Monday, December 04, 2006
More questions for our dear readers:
I am confused about all the suffering by different parties (saints, living church members, the dead in purgatory, etc.) as reparation for sin. How does the suffering of Jesus figure into all this?
Yep. This is why I didn't want to open this can of worms. Before I try to answer let me give you some advice. Offer up your suffering and let heaven sort it out. Think of it like giving money to a giant charity or political party. You send it in and they figure out how to use it. Except in heaven 95% of your suffering won't go to pay staff members and rent an office.
As for your question, I'm assuming what you mean here, what you are poking at but don't have the nerve to say outright, is, "Didn't Jesus already pay for all of the sins of the world by dying on the cross? Isn't the debt paid in full?" (so I can just go my merry way and go to heaven no matter what I do because I believe Jesus already paid for my sins....nice try....)
And the simple answer is, just the one debt of Original Sin. The rest of the sins are owned at operated by the individuals who commit them, giving new meaning to the idea of 'sin tax.'
The actual answer is much more complex and will give us all a headache that we can then offer up. I can feel my jaw tensing already. Hooray!
Let's take a trip to the world of suffering, suffering saints and Jesus on the cross. What fun.
First we have suffering in general, which is inescapable here on Earth. You don't even have to leave your house. You can crack your head on the upper self while dusting the lower one. You can get a massive shock after taking the clothes out of the dryer and touching the on switch to the computer. You can trip over the cat, drop your entire lunch all over the floor and down the front of yourself while the cat manages to dig it's claws into the back of your heal in a panic. Later you will find a hairball that didn't come from the outside of the cat. You can fully expect more of the same tomorrow.
Offer this stuff up for the souls in Purgatory. Maybe heaven will cash it in for the reparation of sin, but I doubt it. If for some reason this doesn't sit right with you, don't offer it up for the souls in Purgatory or anything else. But let it all go anyhow because if you can suffer the small things with grace you will be more capable to suffer what life really has in store for you with more strength. Even the Buddhists get that.
Then we have real suffering: nasty disease, getting cut in half by a train, sucked up in a tornado and dropped on your head so you don't remember your family any more (although some would welcome that opportunity for it's own sake). Here's where you can do some real good for the souls in Purgatory, which, by the way has everything to do with the reparation of sins.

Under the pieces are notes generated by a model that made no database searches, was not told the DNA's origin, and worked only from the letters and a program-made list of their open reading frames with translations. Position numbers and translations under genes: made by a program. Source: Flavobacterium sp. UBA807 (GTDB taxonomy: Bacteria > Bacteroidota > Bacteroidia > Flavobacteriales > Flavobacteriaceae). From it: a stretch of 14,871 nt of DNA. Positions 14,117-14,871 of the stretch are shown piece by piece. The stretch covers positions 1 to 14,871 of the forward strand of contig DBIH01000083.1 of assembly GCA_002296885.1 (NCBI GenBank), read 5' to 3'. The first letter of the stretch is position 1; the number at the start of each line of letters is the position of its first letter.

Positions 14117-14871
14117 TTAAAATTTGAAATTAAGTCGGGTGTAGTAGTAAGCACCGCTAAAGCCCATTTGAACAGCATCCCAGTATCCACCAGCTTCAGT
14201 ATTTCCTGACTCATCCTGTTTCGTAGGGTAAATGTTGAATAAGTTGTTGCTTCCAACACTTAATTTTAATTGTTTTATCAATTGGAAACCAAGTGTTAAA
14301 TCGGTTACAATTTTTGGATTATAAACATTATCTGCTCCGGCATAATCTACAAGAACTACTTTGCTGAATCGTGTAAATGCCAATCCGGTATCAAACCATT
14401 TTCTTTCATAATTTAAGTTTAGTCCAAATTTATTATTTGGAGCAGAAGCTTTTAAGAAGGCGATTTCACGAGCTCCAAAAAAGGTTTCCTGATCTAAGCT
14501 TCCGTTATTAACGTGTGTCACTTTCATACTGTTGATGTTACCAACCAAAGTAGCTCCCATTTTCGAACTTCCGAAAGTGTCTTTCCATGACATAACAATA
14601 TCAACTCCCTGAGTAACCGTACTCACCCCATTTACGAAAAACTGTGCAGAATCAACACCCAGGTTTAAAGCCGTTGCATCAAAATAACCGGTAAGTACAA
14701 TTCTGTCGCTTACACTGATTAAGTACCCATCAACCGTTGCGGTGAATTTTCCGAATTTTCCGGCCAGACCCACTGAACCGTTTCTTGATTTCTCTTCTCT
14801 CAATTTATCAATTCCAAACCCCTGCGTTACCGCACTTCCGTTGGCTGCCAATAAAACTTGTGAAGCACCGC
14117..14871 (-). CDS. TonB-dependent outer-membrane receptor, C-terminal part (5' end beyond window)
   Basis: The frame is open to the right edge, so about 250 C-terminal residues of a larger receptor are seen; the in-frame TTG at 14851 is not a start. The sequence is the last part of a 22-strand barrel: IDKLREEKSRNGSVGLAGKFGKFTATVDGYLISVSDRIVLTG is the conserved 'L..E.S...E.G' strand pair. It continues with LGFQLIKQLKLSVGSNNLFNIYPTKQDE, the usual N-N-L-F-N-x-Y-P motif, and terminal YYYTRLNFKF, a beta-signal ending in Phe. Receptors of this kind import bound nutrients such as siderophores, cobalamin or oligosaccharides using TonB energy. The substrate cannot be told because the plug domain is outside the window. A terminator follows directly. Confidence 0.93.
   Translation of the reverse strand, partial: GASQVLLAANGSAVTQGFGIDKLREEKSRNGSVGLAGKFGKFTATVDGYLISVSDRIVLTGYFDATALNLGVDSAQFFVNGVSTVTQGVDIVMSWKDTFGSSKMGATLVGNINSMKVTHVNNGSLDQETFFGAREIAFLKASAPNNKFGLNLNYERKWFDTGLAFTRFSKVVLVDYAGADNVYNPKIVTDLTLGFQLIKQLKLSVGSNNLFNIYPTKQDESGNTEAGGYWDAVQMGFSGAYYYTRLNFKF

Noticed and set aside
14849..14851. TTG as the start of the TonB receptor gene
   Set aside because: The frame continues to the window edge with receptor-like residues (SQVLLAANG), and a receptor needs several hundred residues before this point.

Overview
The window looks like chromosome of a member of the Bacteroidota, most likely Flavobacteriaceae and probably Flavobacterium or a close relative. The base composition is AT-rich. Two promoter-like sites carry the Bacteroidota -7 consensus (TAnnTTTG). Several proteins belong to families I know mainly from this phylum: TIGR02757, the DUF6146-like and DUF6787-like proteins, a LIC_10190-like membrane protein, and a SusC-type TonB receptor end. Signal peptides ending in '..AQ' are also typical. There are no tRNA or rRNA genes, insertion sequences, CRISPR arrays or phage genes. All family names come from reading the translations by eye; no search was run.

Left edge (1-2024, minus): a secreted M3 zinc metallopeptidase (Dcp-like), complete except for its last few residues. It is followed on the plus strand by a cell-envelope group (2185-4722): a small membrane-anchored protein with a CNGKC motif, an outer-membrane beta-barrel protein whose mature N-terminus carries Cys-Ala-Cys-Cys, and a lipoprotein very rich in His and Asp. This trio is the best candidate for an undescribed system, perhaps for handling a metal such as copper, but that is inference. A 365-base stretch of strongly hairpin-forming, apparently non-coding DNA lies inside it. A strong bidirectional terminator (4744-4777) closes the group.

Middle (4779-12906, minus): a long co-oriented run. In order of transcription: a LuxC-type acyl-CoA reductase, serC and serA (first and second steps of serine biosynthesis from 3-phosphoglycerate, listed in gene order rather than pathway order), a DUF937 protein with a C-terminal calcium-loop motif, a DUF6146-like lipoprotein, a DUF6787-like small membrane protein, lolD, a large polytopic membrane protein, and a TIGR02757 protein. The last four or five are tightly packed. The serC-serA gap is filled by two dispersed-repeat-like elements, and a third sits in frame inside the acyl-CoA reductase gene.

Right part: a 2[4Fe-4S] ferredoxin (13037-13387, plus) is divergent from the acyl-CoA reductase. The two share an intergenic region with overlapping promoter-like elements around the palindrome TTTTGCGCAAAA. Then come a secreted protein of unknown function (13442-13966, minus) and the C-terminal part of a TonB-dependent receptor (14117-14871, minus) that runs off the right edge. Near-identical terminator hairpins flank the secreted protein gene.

Moving on, the suffering of the saints which includes what we just talked about but which also has a whole other dimension. You really don't hear too much discussion about this, so I'm a little reticent to bring it up. I'm just going to say it and then we're just going to move on, okay? Sometimes the saints punished themselves for thinking about (and so they would stop thinking about)...sex. It seems there was often an ongoing battle. I think it's why they invented hair shirts.
There I've said it. Now let's drop it.
Meanwhile, your stigmata saints so identify with the suffering of Jesus on the cross that they manifest the wounds, which is not fun.
Here comes the headache part: It's not like, I sin over here, and Padre Pio suffers over there (although it is EXACTLY like that). It's more like Padre Pio identifies with the sacrifice Jesus made and wants to emulate Him as closely as possible. Jesus loves me so much he suffered and died for me. I sin ( over and over, in fact). I have some punishment coming. Padre Pio loves me like Jesus does and would like to trade places with me and take my punishment for whatever I have coming, and like Jesus, would like to suffer and die for my sins. Padre Pio's prayers are answered and he is allowed to do just that. Isn't that nice?
Say thank you. I never see Padre Pio listed in the drippy lists of things we are thankful for at Thanksgiving.
If the whole thing still bothers you, forget it. You don't have to offer up your sufferings. We strongly suggest you do, but you can skip it, Lazy.
But to me that seems like those people who drive everywhere when they could walk. Two blocks to the 7/11. A block to mail a letter. There's no law about driving everywhere but, come on. Walk. And as long as your walking you could do yourself a favor and carry those little hand weights or a couple of cans of tomato juice (which is heavier than any other kind of juice, even the juice blends). Since you're walking you might as well add strength.